Yesterday we heard that the Government wants to overhaul the Controlled Foreign Companies Tax (CFC). This is good news, as it may help stop businesses from moving overseas to more receptive economies. If firms move out of the UK then the Treasury will lose tax revenue, jobs would be lost and consumers would miss out on desireable products and services. Also announced was a 10 per cent Corporation Tax on new products developed in Britain, which will encourage innovation too.
One simple solution to create jobs and revive the economy may be to cut VAT. At least that is what Andy Cosslett believes. Cosslett, Chief Executive of the Intercontinental Hotels Group, said that “cutting VAT will create jobs”
After Christmas many consumers feel broke, but this year their pockets may be even emptier. VAT will rise from 17.5 per cent to 20 per cent in the New Year. This comes at a particularly bad time for consumers and businesses that may already have the post-Christmas blues.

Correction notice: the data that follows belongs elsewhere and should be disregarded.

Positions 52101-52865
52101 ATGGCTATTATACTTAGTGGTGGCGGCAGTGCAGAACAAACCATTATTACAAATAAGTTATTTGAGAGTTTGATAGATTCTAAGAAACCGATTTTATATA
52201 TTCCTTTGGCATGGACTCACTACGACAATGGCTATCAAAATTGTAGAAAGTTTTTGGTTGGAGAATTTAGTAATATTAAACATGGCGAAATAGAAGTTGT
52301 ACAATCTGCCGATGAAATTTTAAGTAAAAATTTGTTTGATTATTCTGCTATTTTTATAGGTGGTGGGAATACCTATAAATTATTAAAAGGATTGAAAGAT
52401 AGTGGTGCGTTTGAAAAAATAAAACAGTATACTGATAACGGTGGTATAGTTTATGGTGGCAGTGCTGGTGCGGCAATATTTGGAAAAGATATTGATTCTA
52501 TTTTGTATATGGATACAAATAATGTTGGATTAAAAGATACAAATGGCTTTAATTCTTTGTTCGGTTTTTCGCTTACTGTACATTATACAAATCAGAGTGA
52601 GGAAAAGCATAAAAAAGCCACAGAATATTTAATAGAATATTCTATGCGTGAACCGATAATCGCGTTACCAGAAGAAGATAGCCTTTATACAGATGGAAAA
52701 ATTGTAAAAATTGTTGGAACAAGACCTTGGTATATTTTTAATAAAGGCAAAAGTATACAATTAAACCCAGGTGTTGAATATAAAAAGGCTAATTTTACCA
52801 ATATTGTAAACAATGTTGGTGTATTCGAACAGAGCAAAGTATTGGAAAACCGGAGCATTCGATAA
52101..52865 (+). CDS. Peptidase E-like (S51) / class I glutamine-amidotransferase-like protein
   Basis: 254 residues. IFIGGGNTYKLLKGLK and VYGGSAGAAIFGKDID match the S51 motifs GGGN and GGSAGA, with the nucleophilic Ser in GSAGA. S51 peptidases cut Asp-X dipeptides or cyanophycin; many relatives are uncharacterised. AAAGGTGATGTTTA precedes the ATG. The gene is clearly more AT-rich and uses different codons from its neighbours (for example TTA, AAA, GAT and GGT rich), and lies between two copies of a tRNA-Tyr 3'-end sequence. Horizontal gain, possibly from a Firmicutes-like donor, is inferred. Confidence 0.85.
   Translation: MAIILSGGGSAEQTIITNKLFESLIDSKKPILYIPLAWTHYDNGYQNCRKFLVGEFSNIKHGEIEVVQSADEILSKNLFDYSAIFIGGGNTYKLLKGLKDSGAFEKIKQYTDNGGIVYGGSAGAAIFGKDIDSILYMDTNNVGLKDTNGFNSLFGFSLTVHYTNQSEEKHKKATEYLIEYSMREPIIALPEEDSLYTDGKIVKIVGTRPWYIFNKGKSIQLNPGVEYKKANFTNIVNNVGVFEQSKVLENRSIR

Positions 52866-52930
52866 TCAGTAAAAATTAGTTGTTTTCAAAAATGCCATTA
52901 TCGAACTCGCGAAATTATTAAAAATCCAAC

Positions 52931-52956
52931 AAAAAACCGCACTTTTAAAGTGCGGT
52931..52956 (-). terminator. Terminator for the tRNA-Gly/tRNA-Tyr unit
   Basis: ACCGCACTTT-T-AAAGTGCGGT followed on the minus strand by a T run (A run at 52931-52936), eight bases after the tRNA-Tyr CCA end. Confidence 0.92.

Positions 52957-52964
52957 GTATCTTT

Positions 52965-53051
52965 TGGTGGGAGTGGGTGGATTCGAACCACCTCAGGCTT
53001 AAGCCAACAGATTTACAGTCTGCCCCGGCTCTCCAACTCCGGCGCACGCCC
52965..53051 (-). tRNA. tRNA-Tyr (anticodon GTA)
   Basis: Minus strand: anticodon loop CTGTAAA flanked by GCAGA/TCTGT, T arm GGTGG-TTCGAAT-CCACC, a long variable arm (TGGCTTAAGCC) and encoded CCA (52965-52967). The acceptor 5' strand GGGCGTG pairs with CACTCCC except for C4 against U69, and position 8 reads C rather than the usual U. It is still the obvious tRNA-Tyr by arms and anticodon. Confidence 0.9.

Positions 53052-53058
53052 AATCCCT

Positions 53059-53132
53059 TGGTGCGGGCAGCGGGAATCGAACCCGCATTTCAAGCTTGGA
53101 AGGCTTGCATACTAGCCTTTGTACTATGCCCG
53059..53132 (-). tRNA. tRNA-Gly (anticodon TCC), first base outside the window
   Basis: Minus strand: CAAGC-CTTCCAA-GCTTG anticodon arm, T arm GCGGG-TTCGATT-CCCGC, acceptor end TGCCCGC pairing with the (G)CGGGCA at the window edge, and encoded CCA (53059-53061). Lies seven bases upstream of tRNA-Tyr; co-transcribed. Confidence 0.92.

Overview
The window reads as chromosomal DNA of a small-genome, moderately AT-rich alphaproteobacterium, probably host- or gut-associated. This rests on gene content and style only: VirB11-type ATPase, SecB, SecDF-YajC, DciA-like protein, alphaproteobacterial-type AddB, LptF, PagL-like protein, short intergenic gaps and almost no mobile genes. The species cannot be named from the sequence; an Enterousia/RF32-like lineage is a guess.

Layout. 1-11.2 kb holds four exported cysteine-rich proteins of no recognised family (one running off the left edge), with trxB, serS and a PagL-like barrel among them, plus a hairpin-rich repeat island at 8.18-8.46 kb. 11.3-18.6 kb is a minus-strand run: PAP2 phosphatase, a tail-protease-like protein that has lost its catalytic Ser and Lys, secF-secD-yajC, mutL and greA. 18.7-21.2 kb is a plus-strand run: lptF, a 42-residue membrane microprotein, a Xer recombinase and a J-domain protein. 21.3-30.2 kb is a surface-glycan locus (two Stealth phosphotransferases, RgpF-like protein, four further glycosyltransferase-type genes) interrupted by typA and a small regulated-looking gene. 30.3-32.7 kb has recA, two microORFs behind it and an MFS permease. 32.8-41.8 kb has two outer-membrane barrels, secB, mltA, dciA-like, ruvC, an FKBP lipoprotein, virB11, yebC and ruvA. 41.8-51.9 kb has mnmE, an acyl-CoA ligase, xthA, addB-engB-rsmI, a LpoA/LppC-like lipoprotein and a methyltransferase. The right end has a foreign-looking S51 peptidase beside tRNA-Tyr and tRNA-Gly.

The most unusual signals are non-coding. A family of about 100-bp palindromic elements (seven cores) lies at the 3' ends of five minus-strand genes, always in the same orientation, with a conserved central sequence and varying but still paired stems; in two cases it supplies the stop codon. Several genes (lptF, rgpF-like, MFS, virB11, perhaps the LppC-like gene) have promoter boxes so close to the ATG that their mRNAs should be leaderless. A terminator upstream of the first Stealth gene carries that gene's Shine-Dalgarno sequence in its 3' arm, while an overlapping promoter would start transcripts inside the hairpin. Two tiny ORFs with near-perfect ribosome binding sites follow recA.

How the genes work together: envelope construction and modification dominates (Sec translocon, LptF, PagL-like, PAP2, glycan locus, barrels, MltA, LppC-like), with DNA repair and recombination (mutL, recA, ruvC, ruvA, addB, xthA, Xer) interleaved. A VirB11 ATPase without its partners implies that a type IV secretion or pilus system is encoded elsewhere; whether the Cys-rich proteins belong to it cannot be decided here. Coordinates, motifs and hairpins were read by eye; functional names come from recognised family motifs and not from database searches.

We've blogged the fiscal Doomsday Machine many times (eg here). It's triggered when a government's debt interest payments grow so large that it starts to borrow increasing amounts simply to pay its interest bill. Just like with a credit card, such borrowing feeds on itself and can soon spiral out of control.
Yesterday's autumn fiscal report from the Office for Budget Responsibility gives us a clearer fix on how our own Doomsday Machine is looking. It gives us much more detail than any previous fiscal report published by the Treasury itself. And for that, the OBR deserves congratulation.